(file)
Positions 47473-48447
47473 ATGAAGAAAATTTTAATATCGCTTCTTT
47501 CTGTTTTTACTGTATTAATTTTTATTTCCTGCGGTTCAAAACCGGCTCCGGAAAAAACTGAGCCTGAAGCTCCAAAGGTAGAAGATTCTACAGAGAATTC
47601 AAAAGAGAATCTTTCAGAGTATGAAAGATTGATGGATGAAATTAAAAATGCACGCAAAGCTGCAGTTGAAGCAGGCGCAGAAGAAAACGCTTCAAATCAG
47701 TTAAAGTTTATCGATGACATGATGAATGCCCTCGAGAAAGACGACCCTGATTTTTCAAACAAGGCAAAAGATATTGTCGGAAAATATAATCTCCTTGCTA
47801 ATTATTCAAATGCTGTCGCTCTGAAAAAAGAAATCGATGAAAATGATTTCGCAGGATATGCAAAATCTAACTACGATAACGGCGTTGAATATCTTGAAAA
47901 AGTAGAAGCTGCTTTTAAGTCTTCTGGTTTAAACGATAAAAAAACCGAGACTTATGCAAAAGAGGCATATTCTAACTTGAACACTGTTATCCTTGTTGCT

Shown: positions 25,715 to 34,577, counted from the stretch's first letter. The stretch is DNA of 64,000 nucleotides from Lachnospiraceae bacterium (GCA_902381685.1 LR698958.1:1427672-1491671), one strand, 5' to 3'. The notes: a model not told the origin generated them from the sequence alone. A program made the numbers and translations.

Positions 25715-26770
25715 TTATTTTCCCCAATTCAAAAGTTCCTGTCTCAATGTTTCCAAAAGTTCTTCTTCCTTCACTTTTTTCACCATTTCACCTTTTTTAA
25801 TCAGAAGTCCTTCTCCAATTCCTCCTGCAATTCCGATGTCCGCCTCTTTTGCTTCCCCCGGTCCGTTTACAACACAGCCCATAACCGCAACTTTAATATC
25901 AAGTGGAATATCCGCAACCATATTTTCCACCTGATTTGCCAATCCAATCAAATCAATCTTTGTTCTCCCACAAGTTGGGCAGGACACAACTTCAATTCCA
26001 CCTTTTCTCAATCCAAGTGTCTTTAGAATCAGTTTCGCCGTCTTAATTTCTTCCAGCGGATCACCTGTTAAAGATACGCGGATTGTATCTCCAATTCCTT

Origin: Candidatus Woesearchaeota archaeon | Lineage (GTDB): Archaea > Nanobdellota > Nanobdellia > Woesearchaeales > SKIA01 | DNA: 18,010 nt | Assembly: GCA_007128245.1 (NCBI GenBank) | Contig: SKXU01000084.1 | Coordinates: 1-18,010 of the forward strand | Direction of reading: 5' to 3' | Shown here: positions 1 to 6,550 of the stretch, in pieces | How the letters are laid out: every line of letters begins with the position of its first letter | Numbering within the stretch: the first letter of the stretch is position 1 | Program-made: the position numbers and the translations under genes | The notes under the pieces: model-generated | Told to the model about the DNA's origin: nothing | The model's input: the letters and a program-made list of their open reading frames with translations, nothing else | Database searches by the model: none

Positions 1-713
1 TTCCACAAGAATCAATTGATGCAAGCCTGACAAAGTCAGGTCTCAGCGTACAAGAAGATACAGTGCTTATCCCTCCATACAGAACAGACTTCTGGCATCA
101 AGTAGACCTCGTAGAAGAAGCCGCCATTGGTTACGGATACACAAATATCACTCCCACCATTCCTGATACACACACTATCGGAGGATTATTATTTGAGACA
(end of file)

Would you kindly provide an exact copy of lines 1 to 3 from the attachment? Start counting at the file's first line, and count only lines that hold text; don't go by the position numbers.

Positions 47473-48447
47473 ATGAAGAAAATTTTAATATCGCTTCTTT
47501 CTGTTTTTACTGTATTAATTTTTATTTCCTGCGGTTCAAAACCGGCTCCGGAAAAAACTGAGCCTGAAGCTCCAAAGGTAGAAGATTCTACAGAGAATTC